2009-01-06 23:56:07 **opinion**
Once an avid follower of and commentator on the Israel-Palestine conflict, unfortunately I haven’t been able to follow it as much in recent times. Even during the current Israel action I have been unable to follow it as much as I once was, and anytime I have felt the need to write an article it has been lost in a sense of hopelessness that, to be truthful, is probably the real reason I stopped following it so avidly.
But I just flicked the news on, Sky News was showing the UN Security Council Meeting live, and I heard the Israeli representative Gabriela Shalev say something that definitely warranted my writing about: after saying that Israel had shown restraint throughout 8 years of rocket fire, which isn’t true and I will come back to, when explaining why Israel was forced to act she said, “to grant our citizens the basic right [long pause] of a normal life.”
What about the Palestinians right to a normal life, the right to move freely around your own lands, the right to farm land that belongs to your family, the right to travel outside your own borders, the right to export and import goods, the right to run businesses, employ staff and have enough money to buy food to feed your family and fuel to heat your home, all aspects of a modern “normal life” and all impossible dreams for Palestinians living under Israeli occupation. And as for the 8 years restraint, does Miss Shalev think we have forgotten Autumn Clouds and Summer Rains, not to mention all the prolonged air-only operations, arrest raids and mini-incursions into Gaza in those same 8 years?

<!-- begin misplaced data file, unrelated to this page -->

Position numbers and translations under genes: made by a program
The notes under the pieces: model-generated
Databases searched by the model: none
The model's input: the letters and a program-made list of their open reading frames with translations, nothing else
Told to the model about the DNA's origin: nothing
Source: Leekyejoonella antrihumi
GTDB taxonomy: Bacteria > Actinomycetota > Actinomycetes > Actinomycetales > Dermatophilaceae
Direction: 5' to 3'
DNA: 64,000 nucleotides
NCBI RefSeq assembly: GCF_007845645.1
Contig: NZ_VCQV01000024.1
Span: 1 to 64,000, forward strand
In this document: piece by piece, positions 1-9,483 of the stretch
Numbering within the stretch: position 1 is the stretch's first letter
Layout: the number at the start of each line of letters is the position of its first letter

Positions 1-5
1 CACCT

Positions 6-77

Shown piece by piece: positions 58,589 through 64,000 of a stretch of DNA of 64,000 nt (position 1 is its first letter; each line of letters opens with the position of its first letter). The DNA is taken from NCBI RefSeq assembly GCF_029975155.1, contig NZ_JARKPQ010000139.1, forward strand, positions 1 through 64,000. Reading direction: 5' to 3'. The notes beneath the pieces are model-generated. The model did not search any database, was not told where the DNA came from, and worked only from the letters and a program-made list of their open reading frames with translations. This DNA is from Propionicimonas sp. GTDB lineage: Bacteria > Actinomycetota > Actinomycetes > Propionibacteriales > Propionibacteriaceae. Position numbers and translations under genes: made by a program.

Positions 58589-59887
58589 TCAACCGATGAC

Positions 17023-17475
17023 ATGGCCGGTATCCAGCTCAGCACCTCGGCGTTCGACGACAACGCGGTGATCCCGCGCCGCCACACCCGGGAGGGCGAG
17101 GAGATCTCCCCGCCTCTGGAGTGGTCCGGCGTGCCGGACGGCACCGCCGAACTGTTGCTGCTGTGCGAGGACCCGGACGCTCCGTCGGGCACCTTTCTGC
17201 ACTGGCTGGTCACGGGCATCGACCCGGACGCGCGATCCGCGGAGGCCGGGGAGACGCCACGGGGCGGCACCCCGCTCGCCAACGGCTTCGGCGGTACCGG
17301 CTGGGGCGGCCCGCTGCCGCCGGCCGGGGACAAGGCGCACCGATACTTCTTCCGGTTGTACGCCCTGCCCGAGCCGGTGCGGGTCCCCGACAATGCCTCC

But the Israeli representatives’ statement wasn’t even what brought me straight onto the keyboard, it was the statements of UK representative David Milliband that really shocked me into writing. He said:
“The truce between June and December 2008, in truth was less than that, rockets were fired into Israel, Palestinians died as a result of Israeli military operations, and endured months of deprivation.”
David Milliband’s statements, — not just the snippet above but his entire statement — for me, represent a fair and balanced approach by the UK to the Israel-Palestine conflict, which gives me more hope than I have had for a long time. Of course many will say it is only to be expected as part of PM Browns endeavour to be as far away from a US puppet as possible after the Blair fiasco, but for me David Milliband went a lot further than would have been necessary to distance the UK viewpoint from the US. After all the US statement parroted by Condoleezza Rice was the same statement they have made since the first bombs fell, Israel has the right to defend itself, the conflict is Hamas’ fault (they started it).
One thing that didn’t surprise me in Tonight’s news was that Israel had bombarded a UN school that was being used as a refuge for fleeing Palestinian civilians including children. Of course it was an accident, I mean a country with the sophisticated spy-planes and satellite guided bombs would have absolutely no way of knowing where a UN school was in a place the size of Gaza.
In reality the bombing of the UN school, just as they hit a UN facility during the last Lebanon conflict, and on the day when the UNSC is to meet, fulfils two aims, it says to the UNSC “we don’t care what you decide or resolute upon, we, like the US are a law onto ourselves, and also the “accidental” killing of innocent civilians, primarily children, in the hope of turning the Palestinians at large against Hamas and Islamic Jihad.
I was with my dad when I heard that Israel had begun a massive campaign of air-strikes, and I said to him “at some point in this conflict, Israel will hit a place where there is absolutely no chance that rockets or anything else had been fired from, killing Palestinian civilians and several Palestinian children in the hope of turning the Palestinians against Hamas,” and it happened tonight.
Please accept my apologies if the UN school was not the first blatant intentional killing of Palestinian civilians of the current conflict; as I said I haven’t been following the conflict closely.